Reading List on Mystical Currents within Anarchism

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from Pleroma, edited by Ausonia Calabrese:

  • The Self-Overcoming of Nihilism, by Keiji Nishitani

In particular, the chapter headed as Nihilism as Egoism: Max Stirner, as well as the one titled Ownness and Property-All and Nothing. Keiji Nishitani was a student of Heidegger and a member of the Kyoto School, a group of philosophers at the University of Kyoto who radically reinterpreted the relationship between East and West. Nishitani wrote at great lengths on nihilism -- in particular, the capacity of nihilism to negate, and thus overcome, itself. His reading of Stirner is unique (pun intended) and essential.

  • Silence, by John Zerzan

Say what you will of Zerzan -- his writing is enjoyable at a purely aesthetic level. His essay entitled Silence is a more surface-level exploration of the concept, but interesting and important nonetheless. I definitely recommend it over Silence and Beyond by Tiqqun, which is practically unreadable.

  • Green Nihilism or Cosmic Pessimism, by Alejandro de Acosta

It took great self-control to not fill this entire literature review with works by de Acosta. To post-left and anti-civilization anarchists, this essay is probably the most accessible, discussing black metal and Desert in the same breaths, discussing the "climatological mysticism" of Eugene Thacker and the black universe of François Laruelle.

  • Immediatism, by Hakim Bey

I am at a loss at how I should introduce Hakim Bey. Certainly, if anyone is a "mystic-anarchist," it is him. A polarizing and controversial character -- an ardent defender of, say, Greek love -- his Immediatism is indispensable, especially for its discussion of secret societies and mysticism more broadly.

  • The Nihilist Abyss, by Federico Buono

Federico Buono is an Italian insurgent and ecstatic. The Nihilist Abyss is a quasi-psychological exploration of "nihilist delirium," the total negation of personality. Buono is the closest to a mystic poet that anarchism has -- "The sign does not affirm anything because it is nothingness that eradicates itself in a nihilist delirium, and the destructive chaos destabilizes the belonging and nullifies the nothingness." Mystic deconstruction of the self peeks through when it is least expected.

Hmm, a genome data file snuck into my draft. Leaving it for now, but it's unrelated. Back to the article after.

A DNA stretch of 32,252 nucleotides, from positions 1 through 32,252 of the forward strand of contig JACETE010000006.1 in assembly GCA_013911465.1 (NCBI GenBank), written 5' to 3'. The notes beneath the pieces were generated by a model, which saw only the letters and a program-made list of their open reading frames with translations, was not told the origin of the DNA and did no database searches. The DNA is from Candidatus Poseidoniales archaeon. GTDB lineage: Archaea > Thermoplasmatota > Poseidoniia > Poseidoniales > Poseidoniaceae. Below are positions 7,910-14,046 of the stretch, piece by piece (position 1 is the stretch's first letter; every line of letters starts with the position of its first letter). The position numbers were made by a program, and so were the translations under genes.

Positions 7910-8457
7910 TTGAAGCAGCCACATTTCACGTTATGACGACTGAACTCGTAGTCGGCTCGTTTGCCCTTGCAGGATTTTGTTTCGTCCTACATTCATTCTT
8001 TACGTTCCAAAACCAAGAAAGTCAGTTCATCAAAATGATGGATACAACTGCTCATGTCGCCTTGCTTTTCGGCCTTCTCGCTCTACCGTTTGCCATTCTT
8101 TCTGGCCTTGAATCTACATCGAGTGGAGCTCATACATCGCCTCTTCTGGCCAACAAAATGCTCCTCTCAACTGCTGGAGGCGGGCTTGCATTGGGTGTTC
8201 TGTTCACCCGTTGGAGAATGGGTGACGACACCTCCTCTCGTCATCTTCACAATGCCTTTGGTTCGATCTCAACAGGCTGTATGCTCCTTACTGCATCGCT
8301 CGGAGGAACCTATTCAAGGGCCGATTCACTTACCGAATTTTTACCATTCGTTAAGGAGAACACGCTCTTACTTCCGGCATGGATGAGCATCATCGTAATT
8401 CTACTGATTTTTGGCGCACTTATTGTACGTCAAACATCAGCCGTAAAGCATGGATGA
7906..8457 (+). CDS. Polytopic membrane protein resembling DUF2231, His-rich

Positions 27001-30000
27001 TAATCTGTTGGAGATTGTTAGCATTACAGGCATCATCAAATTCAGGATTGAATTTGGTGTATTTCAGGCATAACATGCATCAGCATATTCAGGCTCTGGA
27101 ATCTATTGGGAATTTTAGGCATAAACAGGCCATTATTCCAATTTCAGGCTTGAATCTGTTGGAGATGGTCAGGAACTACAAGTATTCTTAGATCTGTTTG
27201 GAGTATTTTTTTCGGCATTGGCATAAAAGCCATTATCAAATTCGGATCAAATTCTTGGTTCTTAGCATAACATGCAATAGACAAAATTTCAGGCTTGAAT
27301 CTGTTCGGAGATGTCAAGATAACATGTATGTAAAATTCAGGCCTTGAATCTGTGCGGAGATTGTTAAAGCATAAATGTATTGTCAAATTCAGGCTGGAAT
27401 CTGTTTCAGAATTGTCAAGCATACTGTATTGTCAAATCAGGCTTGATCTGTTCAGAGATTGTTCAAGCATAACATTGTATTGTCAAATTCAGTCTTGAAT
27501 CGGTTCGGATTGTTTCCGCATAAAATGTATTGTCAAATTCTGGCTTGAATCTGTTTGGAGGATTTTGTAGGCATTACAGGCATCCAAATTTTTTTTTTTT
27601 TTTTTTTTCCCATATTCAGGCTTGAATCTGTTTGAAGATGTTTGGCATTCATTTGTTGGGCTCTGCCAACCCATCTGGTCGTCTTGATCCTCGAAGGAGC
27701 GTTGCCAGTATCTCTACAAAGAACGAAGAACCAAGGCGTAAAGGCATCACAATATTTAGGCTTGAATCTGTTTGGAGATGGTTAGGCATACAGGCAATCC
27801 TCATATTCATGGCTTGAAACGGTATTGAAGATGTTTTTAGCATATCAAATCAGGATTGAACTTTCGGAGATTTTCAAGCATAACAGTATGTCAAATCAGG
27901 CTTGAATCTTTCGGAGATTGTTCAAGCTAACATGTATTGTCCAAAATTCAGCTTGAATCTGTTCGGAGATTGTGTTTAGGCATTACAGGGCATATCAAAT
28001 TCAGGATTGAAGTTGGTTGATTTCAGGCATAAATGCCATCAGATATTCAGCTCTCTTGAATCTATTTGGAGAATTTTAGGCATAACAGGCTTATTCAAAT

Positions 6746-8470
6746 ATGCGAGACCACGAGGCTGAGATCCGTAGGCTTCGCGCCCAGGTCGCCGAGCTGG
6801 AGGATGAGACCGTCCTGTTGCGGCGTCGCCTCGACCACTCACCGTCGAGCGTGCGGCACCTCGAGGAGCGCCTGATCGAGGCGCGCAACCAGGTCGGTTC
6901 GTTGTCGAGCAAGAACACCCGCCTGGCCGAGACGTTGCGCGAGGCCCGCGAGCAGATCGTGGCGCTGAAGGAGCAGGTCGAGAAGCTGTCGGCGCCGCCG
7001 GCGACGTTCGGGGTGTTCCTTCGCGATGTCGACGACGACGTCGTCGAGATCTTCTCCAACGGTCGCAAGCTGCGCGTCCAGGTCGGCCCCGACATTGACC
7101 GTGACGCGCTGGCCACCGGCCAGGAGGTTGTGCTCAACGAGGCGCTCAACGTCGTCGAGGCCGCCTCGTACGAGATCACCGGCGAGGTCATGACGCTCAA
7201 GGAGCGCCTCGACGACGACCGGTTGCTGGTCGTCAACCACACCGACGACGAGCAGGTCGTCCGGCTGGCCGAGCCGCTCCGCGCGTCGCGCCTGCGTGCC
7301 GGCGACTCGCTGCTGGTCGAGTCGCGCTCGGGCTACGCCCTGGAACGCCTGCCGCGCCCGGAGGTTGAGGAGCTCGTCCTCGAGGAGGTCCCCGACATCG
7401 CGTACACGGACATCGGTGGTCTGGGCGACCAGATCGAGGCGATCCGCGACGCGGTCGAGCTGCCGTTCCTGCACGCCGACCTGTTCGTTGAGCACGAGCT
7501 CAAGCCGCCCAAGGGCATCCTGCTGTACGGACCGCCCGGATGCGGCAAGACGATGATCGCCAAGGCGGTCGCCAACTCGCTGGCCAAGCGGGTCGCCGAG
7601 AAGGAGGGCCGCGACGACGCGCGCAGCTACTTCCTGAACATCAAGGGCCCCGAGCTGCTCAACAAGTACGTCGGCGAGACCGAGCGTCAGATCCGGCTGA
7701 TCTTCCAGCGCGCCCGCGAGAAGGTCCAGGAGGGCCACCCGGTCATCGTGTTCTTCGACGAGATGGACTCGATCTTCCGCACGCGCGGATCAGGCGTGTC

• Gravity and Grace, by Simone Weil

Simone Weil was a bonafide anarchist-mystic, in a literal sense, as well as a veteran of the Spanish Civil War. She at once wrote on the abolition of all political parties and on her ecstatic visions which she experienced since her youth. A decidedly...odd character, she is a fertile ground for innovative readings, and her seemingly-strained history with Judaism (her heritage so to speak) has been discussed at length for its supposed relationship to her work, even being accused of anti-semitism by none other than Susan Sontag.

Academic and supplementary works

  • Derrida and Negative Theology, edited by Harold Coward and Toby Foshay

Derrida is of interest to anarchists at least in a roundabout sense. Saul Newman has discussed Derrida's "deconstruction of authority" at length, while John Zerzan has taken an opposite stance, writing that Derrida interprets silence as a nihilist enemy of thought (Zerzan's piece is discussed above.) Ironically Derrida is consistently derided as a nihilist enemy of thought himself among analytic and rationalist philosophers. Whether or not Derrida lives up to these charges, he is essential to the modern study of apophatic theology, and of no little importance to the anarchist tradition.

  • The Wisdom of the Beguines: The Forgotten Story of a Medieval Women's Movement, by Laura Swan

The Beguines were an idiosyncratic movement of lay monastics, firmly outside of church authority, who provided women with an avenue for economic and social independence in a deeply patriarchal society. Frequently the target of attacks by church leaders, for centuries they quietly lived at beguinages, and produced some of the most lovely mystical writing of the medieval era. Marguerite Porete, burned at the stake as a heretic in 1310, was one of these Beguines, producing an erotic "autotheist" work entitled the Mirror of Simple Souls, which has survived to us this day. Laura Swan, a feminist scholar and nun, has provided a comprehensive history and analysis of this movement, though it leaves a bit wanting. It is certainly not an anarchist book, though parallels can definitely be drawn.

  • Creation and Anarchy: The Work of Art and the Religion of Capitalism, by Giorgio Agamben

Giorgio Agamben is perhaps the most important contemporary interpreter of Foucault, as well as a political theologian and, in some ways, theorist of anarchy (though perhaps not an anarchist himself.) I found it necessary to include Agamben -- he is the major critic of apophatic theology, arguing that it was originally used to ground the church's hierarchy in a transcendent, ineffable ground. Indeed, it was Denys the Areopagite who coined both apophatic theology and the very word hierarchy! Central to this analysis is the symbol of the "empty throne." I will not counter these arguments here, but bring them to the forefront to provide much-needed balance to this list."